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Dual Tank safer?

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Old 06-24-2003, 12:25 PM
  #1  
Dazzler_BE
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Default Dual Tank safer?

OK, here's the deal.

What happens when you're running low on fuel - and your flying in a downward way, either to lower your height, or coming out of a loop, or other aerobatic maneouver. My guess would be: the fuel inside the tank comes on a lower level than the clunk, making it impossible to suck fuel. Engine dies...
OK, some people have posted in previous posts that the time between "no more fuel" and "having back fuel" will not be long enough for the engine to die... but what if is does?

Here an image I made up to illustrate:


1) level flight with full Fuel tank --> no problems
2) inverted flight with full Fuel tank --> no problems
3) flying up with full Fuel tank --> no problems
4) flying down with full Fuel tank --> no problems

5) level flight with almost empty Fuel tank --> no problems
6) inverted flight with almost empty Fuel tank --> no problems
7) flying up with almost empty Fuel tank --> no problems
8) flying down with almost empty Fuel tank --> PROBLEMS !!!


I've seen posts talking about dual fuel tank setups, whereas the fuel tank running to the carb will always be full as long as the second one is not completely empty.

So, assuming this, If I put up a fuel tank in a plane, let's say 16oz, and add a small one of say, 2oz between the big one and the carb, the small one actually works as a buffer, which is always completely filled with fuel, so no matter what maneouver I'm pulling, the clunk will always be in the fuel ?
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Old 06-24-2003, 03:42 PM
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Default Dual Tank safer?

Centrifical force keeps the clunk in the fuel unless you have the tank messed up or you are doing some really strange maneuver.

Helis run header tanks which are always full by design until the main tank is empty. It is slick but in most planes, there is hardly room for one tank, let a lone two. that is the problem with it.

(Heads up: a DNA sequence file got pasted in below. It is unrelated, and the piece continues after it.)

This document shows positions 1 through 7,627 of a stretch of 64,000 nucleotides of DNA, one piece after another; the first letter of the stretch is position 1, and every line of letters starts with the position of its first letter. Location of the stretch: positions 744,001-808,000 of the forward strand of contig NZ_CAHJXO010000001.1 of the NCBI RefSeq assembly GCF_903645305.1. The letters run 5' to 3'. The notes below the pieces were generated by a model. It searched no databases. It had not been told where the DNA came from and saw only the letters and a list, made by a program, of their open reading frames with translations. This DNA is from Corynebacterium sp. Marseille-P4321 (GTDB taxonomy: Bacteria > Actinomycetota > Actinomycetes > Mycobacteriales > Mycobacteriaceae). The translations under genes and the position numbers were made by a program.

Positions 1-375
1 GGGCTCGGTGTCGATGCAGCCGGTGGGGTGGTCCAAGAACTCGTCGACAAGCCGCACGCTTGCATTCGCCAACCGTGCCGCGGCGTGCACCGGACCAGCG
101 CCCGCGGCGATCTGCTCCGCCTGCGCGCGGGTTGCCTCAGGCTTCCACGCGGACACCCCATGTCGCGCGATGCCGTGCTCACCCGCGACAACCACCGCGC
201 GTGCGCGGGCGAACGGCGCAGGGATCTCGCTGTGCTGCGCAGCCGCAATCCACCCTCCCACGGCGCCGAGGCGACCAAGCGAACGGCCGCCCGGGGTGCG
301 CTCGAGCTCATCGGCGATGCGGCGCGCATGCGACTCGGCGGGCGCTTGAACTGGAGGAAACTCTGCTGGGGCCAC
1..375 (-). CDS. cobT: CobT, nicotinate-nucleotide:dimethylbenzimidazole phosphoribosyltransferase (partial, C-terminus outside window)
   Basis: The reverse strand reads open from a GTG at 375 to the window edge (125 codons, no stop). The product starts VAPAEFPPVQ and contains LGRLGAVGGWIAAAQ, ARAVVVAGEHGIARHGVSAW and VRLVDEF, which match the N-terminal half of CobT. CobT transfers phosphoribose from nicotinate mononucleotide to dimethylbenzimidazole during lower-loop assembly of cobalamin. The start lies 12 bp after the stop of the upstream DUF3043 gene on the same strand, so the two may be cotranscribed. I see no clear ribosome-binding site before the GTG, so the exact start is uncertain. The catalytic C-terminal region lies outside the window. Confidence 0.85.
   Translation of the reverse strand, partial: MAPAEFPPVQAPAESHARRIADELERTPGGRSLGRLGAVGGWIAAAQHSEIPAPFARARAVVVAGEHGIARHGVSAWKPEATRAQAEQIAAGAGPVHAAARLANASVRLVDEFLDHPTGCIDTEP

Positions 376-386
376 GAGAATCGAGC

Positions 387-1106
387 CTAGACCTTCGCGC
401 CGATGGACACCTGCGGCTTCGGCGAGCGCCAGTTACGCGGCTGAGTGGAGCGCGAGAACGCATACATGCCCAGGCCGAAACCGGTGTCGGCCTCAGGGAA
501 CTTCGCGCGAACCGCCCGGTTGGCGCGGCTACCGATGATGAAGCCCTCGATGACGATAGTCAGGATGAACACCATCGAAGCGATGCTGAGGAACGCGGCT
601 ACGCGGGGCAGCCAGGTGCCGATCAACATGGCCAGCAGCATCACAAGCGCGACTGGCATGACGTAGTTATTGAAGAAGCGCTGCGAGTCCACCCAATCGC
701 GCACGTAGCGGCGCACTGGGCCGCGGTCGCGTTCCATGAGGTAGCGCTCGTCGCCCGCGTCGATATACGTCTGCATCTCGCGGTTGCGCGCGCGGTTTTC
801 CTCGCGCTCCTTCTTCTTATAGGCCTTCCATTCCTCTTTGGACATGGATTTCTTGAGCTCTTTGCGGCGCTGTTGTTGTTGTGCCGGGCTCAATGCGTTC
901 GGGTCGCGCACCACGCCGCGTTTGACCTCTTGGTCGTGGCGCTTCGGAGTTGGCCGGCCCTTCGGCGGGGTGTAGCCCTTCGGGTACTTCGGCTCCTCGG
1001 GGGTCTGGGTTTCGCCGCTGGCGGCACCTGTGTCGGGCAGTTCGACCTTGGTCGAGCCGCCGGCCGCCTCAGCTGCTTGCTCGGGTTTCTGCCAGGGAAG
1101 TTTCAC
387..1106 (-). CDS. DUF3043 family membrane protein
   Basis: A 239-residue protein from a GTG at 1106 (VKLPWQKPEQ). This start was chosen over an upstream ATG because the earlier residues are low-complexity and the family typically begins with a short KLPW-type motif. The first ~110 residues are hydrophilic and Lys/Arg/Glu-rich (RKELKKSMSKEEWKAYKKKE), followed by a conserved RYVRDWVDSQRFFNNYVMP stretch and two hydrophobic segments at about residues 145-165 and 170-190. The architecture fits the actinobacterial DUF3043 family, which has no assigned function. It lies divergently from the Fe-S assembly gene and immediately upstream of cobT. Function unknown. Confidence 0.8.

When you start sucking air, from dooing too many aerobatics when the fuel gets low, the engine doesn't just quit, it usually surges, telling you it is time to get more. You still have pleanty of time to get down.

Research header tanks in helis and see how they work. It is a nice way if you have room, but it would have the same problem when it starts to empty if you fly too long.
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Old 06-24-2003, 05:24 PM
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Default Dual Tank safer?

Flyboy, "gravity" keeps the clunk in the fuel!

Dazzler_BE, you've pretty much got it right:

The header tank acts as a buffer by replacing consumed fuel with more fuel from the main tank. The main tank of course can only replace consumed fuel with air via the vent.

If your main tank has a low enuf fuel level to start sucking air when in a nose down attitude (figure 8 of your graphic), then your small 2nd tank (header tank) will begin to draw air from the main tank.

However, because your header tank was full up to this point in time, its clunk will still be fully submerged in fuel, as in figure 4 of your graphic.

Example: I use 16 oz tank in the fuselage that feeds a pair of 2 oz header tanks behind each engine on a twin. This way, even if my engines have different consumption rates, an engine out situation due to an empty tank won't be an issue untill at least the last 2 oz of fuel/engine.

Hope that helps.
-E
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Old 06-24-2003, 06:31 PM
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Default Dual Tank safer?

Ok, wrong word, when you are upside down pulling negative Gs, gravity. Bonehead mistake. What can I say. Was doing 3 things at once.
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Old 06-24-2003, 07:51 PM
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Default Re: Dual Tank safer?

Originally posted by Dazzler_BE

So, assuming this, If I put up a fuel tank in a plane, let's say 16oz, and add a small one of say, 2oz between the big one and the carb, the small one actually works as a buffer, which is always completely filled with fuel, so no matter what maneouver I'm pulling, the clunk will always be in the fuel ?
Yes this is correct as the others have mentioned however if you are really concerned the use a Jett or Tetra bubbless tank avaliable up to 16 oz. These have no clunk an will never deliver air just liquid untill empty additionally they do not have to be mounted in foam. These tanks have a far superior fuel delivery performance to a conventional system and it make no differance what attitude the tank is Mounted.

John
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Old 06-25-2003, 12:17 AM
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Default Dual Tank safer?

I know in my tank installations the clunk is at the rear of the tank when I am low in fuel and on my vertical downline following a stall turn. What I don't know is if the fuel is at the front or rear of the tank. My clunk stays at the rear of the tank and is only free to move to the end area of the tank. With the average 40 cc gas engine will consume 1 oz.minute, what I don't know is how much fuel will the fuel line hold and for me, a 5-10 second downline at idle is about as long as it gets.
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